Friday, August 24, 2007



The Web is rife with personality and IQ tests. People take these and post them on their blogs. I usually ignore them as being akin to astrology: too much made from too little.

A while back I ran into one that seemed to go into more depth. Based on the Myers-Briggs Type Indicator, it uses various theories built on Carl Jung's research to make an inventory that gives a kind of broad outline of one's personality. I first ran into this in 1981, when I was meeting with my first psychotherapist and we were considering what kind of job I should look for.

I didn't pay much attention then. When the subject came up again at Mosaic I was even more resistant to being pigeonholed so, although one person described me as either INFP or INFJ, I ignored it.

The only way to find out what a person is like is to do things with them. Work. Take a long car trip. Go camping. Spend some evenings drinking beer and talking. Play an on-line game with them. Each person is unique, and once you get that label attached it's hard to shake off the name. "Oh, you're an XTPM? Wow. So's my uncle's father's second cousin twice removed. Amazing coincidence." And they think they know everything about you. Well, there's a lot of me that won't fit into four letters.

Now, hold on here a minute. Outlines are useful. I use them myself. So long as it's recognized that the summary isn't the story, nor the map the territory, types can be useful in helping folks find a place to belong. You wouldn't want an INFP to do your accounting, no sir.

Lu mentioned the same site I'd looked at earlier. Normally I'd have ignored this, but something very interesting came out: Lu is changing. I thought types stayed types. Years ago she was INFJ but now is solidly on the INFP side of the graph. The open question: "Is this due to God leading her to be more herself?" Interesting.

Last night I followed the link to the site, thinking just to look it over. It didn't seem overblown. "Use this, and other things, as tools." Signing up was easy. I looked over the material and got another surprise.

I'd assumed that types were assigned in roughly equal proportions. There are 16 types, so about 6% of the population ought to fall into each socket. Wrong-O, Buzzard-breath. Some have more, some less. Some have much less.

I took the test. The choices are binary, and I often found the distinction artificial. I know I have traits on both sides. Well, there are only two choices. Makes it simple to take the test. Post-processing provides the detail: 2^72 different responses possible, which is a lot of people. I hit the "Finish Test" button and waited for the results. According to this I'm an INFP.

INFPs are rare. Overall, 2% of the population. Among men, even rarer: 1.5% The only type more scarce is the INFJ. I guess this explains why I've given up on having anyone understand me.

This got me thinking. Lu is in the INFP camp, So am I. We're very different, underneath the obvious. Does this bring into question the validity of the whole idea? Depends on how wide your generality brush is, and how thickly you lay on the paint. I could question why we're so eager to generalize in the first place. Who am I like? No one... and everyone. No one is like me, but we all have similar needs.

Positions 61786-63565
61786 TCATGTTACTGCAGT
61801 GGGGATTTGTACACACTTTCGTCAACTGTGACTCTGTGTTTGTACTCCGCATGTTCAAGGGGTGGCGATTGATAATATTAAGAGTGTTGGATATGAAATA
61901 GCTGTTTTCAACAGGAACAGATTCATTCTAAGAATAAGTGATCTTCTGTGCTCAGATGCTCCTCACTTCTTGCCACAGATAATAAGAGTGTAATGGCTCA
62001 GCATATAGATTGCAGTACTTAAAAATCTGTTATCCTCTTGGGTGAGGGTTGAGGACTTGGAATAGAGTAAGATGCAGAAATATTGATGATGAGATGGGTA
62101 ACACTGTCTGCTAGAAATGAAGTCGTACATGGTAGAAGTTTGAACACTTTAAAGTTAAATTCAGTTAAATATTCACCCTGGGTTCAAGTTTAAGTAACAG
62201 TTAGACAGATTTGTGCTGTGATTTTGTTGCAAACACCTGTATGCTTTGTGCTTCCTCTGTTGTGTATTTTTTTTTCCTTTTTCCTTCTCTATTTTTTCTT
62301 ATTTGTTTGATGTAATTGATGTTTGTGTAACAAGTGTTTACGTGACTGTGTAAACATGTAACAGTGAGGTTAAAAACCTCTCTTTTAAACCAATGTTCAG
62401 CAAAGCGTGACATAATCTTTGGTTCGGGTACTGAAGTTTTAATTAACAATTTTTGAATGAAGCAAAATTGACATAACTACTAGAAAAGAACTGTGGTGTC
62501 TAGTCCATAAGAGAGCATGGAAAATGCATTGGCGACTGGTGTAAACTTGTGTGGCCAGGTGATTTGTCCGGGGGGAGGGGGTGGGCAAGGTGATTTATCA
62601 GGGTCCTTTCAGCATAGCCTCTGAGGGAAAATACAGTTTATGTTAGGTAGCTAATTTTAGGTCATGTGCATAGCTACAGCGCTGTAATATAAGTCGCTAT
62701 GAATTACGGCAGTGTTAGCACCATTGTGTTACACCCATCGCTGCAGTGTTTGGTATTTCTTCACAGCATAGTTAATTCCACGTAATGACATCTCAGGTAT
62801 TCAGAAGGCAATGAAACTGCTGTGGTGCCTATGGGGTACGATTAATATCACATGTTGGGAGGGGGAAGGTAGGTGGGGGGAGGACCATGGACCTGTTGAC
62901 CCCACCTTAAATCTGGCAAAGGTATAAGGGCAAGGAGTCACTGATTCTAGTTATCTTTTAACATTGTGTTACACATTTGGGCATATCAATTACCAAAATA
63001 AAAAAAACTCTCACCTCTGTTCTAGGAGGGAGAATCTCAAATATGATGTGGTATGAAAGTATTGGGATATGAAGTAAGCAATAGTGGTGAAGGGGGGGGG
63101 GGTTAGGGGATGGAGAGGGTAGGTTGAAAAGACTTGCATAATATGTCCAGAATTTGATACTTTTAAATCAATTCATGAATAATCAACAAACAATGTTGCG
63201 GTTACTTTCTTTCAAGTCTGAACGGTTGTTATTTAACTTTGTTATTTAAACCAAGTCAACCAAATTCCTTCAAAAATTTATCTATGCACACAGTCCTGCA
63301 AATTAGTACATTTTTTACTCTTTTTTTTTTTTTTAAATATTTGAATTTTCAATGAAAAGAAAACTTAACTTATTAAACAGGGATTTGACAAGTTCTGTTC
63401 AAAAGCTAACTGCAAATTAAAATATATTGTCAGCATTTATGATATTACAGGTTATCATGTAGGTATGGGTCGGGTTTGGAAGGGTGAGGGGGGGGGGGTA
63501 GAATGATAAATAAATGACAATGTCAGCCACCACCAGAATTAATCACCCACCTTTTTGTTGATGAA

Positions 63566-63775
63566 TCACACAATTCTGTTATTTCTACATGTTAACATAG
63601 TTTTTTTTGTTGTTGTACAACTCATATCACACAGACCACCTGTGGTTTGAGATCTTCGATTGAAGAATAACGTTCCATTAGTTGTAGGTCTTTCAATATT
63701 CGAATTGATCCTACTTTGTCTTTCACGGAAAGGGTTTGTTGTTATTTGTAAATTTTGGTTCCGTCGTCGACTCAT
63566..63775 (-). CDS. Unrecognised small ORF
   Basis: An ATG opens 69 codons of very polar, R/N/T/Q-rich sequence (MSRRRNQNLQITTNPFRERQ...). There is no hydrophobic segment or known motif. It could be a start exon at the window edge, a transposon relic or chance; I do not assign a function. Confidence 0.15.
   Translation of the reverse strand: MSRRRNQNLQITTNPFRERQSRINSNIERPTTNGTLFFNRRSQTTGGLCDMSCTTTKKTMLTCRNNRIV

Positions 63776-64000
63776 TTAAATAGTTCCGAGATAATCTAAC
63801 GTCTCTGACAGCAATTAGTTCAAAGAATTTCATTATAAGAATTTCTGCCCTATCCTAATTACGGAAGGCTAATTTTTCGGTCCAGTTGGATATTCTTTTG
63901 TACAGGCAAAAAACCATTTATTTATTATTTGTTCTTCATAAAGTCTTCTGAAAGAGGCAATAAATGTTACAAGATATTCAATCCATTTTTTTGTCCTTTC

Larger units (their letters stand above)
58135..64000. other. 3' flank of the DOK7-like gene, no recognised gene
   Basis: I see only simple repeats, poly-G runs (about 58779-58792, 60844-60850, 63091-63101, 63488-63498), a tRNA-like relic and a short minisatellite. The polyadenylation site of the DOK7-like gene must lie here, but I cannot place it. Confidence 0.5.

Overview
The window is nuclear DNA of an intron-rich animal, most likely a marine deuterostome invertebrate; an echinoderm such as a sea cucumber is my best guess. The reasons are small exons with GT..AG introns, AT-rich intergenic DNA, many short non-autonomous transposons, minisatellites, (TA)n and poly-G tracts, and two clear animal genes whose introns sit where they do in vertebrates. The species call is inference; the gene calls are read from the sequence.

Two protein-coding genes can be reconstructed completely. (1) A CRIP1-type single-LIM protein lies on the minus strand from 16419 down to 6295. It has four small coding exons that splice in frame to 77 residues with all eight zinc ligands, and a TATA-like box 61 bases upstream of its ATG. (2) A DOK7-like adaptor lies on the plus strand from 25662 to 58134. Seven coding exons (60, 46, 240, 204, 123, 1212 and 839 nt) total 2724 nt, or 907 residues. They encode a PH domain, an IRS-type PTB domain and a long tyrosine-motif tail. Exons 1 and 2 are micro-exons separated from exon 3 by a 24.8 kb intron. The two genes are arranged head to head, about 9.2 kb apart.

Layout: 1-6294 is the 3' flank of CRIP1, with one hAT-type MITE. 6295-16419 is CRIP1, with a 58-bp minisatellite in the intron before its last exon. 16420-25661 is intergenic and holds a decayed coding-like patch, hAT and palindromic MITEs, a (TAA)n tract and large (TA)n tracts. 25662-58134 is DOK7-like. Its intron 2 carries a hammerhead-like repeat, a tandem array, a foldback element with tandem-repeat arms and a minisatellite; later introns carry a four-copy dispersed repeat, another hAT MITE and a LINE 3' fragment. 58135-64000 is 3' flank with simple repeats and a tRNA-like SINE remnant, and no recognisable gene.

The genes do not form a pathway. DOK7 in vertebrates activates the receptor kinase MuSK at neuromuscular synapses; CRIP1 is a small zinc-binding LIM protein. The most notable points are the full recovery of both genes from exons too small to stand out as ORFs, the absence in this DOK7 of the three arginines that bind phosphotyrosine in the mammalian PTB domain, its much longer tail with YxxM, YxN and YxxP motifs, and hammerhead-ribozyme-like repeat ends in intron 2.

I have a very strong anti-herd tendency. I learned long ago that the main result of following the herd is that everyone goes over the cliff together. Whoever is leading is usually no better at it than I am, and I'm a far better troubleshooter than most so I can see disaster before it arrives.

This is good and bad. Keeps me out of trouble, but also keeps me from doing things that have led Lu to be more outgoing: her missionary experiences, moving to Nashville to plant a church that never really got started. It was rough for a time but now she likes being in Nashville. When life hands people lemons God can make lemonade.

The joke is pretty much on me. One thing the notes for INFP say is that they can masquerade as other types, at great cost in energy. I'm working very hard to make sure God changes nothing that I don't want changed. I suspect everyone, and God has the connections and power to do anything. I can't hide from him.

In the beginning there was desperation. "God, do whatever it takes." Emergency measures. Now we seem to be moving into a different part of the land, where desperation is no longer a good enough reason. God respectfully asks for permission, it seems, and won't move until I'm fully in agreement with what he intends. I believe it intellectually but my feelings lag far behind. I have a hard time trusting anyone. It has to be earned every day, and if something doesn't look right I bolt. A feather's touch in the wrong place is enough to send me running for days or weeks.

The only new garment I fully accept at the moment is the new robe Jesus gave me. I thought I was out of that a few days ago, when I realized I really didn't want to go the way I thought he led. I love no one, and want nothing to do with love. That attitude comes from way back and is reinforced by my assumed manipulation. Who's doing the manipulating, though? I ascribe it to God, but it's really me trying to hide just about everything important in me from him.

Honesty is a place to start. God knows I don't trust him. If I truly am an INFP then that's either the way he made me or the resultant of the vector he gave me and all the additional vectors I've applied in the process of surviving a hostile world.

In 1980 this information was more useful. I had time for a meaningful choice in a career but didn't look into it. Now I'm pretty well stuck where I am. At least I'm still here. What choice, really, has the failed man? Well, God never quits and his truth is always surprising.

I am now an INFP....surprised me as well.......
I am the rare INFJ....
interesting quizzes...
Post a Comment

<< Home

This page is powered by Blogger. Isn't yours?